About the days of the landing of the Pilgrim Fathers four brothers by the name of Abbott came from England to America. Religious persecutions drove them from their native land, for they were of the same faith of the Pilgrim Fathers. It is not known whether they had families or not, neither is it known just where they located, but it was somewhere on the coast of the New England colonies. We have no account of them or their descendants down to Bancroft Abbott, who appeared on the "stage of action" some four generations later. He was born in Massachusetts or Connecticut about 1760. Whom or when he married we cannot learn, but we know that he had a family of seven children. Thomas, the eldest of the seven, was born in Connecticut about 1785. When a young man he went to Vermont. Here about 1813 he married Anna Powers. They reared a family of four children. viz., William, Martha, Mary, and George E. He spent the most of his life in the State of Vermont, but died in Georgetown, N. Y., about 1857.

Of his family William was born in Vermont. Later in life he came to Ohio, but being of an adventurous and pioneer disposition he sought the newer and wilder sections of the country. He next went to Western Illinois, remained there until after the Rebellion, when he sought a home in the far West, and finally located in Wyoming Territory, where he now resides.

Martha, the eldest daughter, came to Sidney in 1847, and is the wife of James V. Wilkin, of Sidney.

Mary came to Sidney in 1848. She is the wife of Guy C. Kelsey, of Sidney.

George E., the youngest of the family, was born in Newberry, Vt., in 1824. Came to Ohio in 1845, and located in Sidney, where he engaged in the cabinet business. He married Harriet Jackson (a daughter of Edward Jackson, one of the pioneers of Orange Township) in 1849. In 1850, when the gold excitement was raging in California, he left his wife and infant child, and, in company with a number of others from Sidney, started across the plains to seek their fortunes, but, like thousands of others, he never realized the desire of his ambition. After spending about one year in the mines, he was taken with the typhoid fever, of which he died in October, 1851, and was buried by his mess mates, who had cared for him through his sickness. His widow still lives in Sidney with her only child, Alonzo E., who was born in Sidney January 9, 1850. He had made his home with his mother all through life. At the age of eighteen years he entered a dry-goods store as a clerk, which he followed about ten years, then for three years was a travelling salesman for manufactories in Sidney. Is now engaged in the real estate and insurance business.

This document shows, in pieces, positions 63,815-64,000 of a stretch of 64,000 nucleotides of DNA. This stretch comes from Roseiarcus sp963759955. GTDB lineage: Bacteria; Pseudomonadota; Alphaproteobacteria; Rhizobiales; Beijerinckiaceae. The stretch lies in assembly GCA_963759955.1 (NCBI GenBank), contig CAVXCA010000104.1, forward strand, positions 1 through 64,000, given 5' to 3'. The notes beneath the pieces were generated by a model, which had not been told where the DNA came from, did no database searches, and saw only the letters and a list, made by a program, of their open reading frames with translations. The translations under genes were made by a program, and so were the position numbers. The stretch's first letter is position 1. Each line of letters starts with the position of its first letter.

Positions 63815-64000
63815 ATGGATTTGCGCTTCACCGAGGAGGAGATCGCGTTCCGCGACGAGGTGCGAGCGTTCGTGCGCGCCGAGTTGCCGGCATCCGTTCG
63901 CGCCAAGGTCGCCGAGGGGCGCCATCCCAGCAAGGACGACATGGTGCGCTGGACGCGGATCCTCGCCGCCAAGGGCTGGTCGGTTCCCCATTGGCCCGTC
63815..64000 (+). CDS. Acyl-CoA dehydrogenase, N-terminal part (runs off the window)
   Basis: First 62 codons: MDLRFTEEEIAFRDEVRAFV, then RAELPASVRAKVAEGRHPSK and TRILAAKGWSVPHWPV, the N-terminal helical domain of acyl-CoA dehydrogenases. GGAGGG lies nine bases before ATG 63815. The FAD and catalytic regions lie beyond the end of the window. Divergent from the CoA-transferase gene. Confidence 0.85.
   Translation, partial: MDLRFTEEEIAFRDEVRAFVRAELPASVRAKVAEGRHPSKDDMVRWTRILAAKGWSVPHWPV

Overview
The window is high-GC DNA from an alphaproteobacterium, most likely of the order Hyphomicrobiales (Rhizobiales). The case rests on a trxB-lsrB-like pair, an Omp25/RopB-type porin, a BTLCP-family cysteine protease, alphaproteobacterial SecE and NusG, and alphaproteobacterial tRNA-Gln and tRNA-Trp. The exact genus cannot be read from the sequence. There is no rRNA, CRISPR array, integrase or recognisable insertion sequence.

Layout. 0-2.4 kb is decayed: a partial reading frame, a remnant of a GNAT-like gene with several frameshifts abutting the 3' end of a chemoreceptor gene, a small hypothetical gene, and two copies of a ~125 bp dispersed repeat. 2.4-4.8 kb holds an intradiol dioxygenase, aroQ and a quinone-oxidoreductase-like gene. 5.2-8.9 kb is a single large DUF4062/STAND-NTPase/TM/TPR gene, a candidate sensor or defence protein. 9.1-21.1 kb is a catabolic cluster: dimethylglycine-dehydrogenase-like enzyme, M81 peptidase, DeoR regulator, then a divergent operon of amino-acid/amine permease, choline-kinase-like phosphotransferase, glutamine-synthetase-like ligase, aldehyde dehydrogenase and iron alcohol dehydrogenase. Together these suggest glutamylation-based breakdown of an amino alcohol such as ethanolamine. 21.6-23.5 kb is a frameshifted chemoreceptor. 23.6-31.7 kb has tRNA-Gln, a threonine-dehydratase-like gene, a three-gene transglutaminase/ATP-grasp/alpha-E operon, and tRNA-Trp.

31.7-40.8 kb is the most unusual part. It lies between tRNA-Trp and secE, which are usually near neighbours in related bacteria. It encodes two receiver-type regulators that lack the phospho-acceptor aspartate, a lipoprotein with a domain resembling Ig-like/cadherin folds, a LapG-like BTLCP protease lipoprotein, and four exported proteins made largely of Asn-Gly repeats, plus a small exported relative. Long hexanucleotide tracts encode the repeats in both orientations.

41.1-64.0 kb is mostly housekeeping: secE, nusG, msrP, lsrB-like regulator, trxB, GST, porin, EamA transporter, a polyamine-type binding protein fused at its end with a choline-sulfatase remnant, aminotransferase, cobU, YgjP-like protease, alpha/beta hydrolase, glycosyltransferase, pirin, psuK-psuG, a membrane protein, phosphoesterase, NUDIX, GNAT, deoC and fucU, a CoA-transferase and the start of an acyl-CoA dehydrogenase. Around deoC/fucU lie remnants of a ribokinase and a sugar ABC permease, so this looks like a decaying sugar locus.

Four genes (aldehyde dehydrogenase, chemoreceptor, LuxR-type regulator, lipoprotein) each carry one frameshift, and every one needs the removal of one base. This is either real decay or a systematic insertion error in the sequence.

History of Shelby County, Ohio; R. Sutton & Co, Philadelphia PA, 1883